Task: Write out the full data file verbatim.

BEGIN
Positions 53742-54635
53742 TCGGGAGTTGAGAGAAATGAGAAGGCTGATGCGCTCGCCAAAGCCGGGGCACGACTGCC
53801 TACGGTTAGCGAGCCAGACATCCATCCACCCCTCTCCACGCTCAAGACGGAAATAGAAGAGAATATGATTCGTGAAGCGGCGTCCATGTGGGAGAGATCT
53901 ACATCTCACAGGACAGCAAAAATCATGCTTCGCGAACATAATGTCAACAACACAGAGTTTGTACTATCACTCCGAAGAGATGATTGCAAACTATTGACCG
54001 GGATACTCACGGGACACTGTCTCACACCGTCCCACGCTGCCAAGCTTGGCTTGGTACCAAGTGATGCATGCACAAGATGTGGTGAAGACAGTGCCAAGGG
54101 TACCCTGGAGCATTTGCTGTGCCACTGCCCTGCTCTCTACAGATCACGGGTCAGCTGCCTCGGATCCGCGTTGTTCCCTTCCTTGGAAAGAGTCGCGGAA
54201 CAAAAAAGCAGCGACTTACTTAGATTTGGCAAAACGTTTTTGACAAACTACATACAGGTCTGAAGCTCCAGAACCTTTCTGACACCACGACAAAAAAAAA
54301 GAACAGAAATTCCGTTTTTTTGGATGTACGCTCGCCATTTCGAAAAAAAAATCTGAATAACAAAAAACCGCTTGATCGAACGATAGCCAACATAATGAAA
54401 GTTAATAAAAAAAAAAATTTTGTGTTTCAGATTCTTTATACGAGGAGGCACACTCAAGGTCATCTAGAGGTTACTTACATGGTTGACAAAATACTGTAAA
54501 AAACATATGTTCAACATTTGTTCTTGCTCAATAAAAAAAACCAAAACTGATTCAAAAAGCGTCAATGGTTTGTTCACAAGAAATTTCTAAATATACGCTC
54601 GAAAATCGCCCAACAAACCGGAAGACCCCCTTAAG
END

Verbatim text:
Positions 53742-54635
53742 TCGGGAGTTGAGAGAAATGAGAAGGCTGATGCGCTCGCCAAAGCCGGGGCACGACTGCC
53801 TACGGTTAGCGAGCCAGACATCCATCCACCCCTCTCCACGCTCAAGACGGAAATAGAAGAGAATATGATTCGTGAAGCGGCGTCCATGTGGGAGAGATCT
53901 ACATCTCACAGGACAGCAAAAATCATGCTTCGCGAACATAATGTCAACAACACAGAGTTTGTACTATCACTCCGAAGAGATGATTGCAAACTATTGACCG
54001 GGATACTCACGGGACACTGTCTCACACCGTCCCACGCTGCCAAGCTTGGCTTGGTACCAAGTGATGCATGCACAAGATGTGGTGAAGACAGTGCCAAGGG
54101 TACCCTGGAGCATTTGCTGTGCCACTGCCCTGCTCTCTACAGATCACGGGTCAGCTGCCTCGGATCCGCGTTGTTCCCTTCCTTGGAAAGAGTCGCGGAA
54201 CAAAAAAGCAGCGACTTACTTAGATTTGGCAAAACGTTTTTGACAAACTACATACAGGTCTGAAGCTCCAGAACCTTTCTGACACCACGACAAAAAAAAA
54301 GAACAGAAATTCCGTTTTTTTGGATGTACGCTCGCCATTTCGAAAAAAAAATCTGAATAACAAAAAACCGCTTGATCGAACGATAGCCAACATAATGAAA
54401 GTTAATAAAAAAAAAAATTTTGTGTTTCAGATTCTTTATACGAGGAGGCACACTCAAGGTCATCTAGAGGTTACTTACATGGTTGACAAAATACTGTAAA
54501 AAACATATGTTCAACATTTGTTCTTGCTCAATAAAAAAAACCAAAACTGATTCAAAAAGCGTCAATGGTTTGTTCACAAGAAATTTCTAAATATACGCTC
54601 GAAAATCGCCCAACAAACCGGAAGACCCCCTTAAG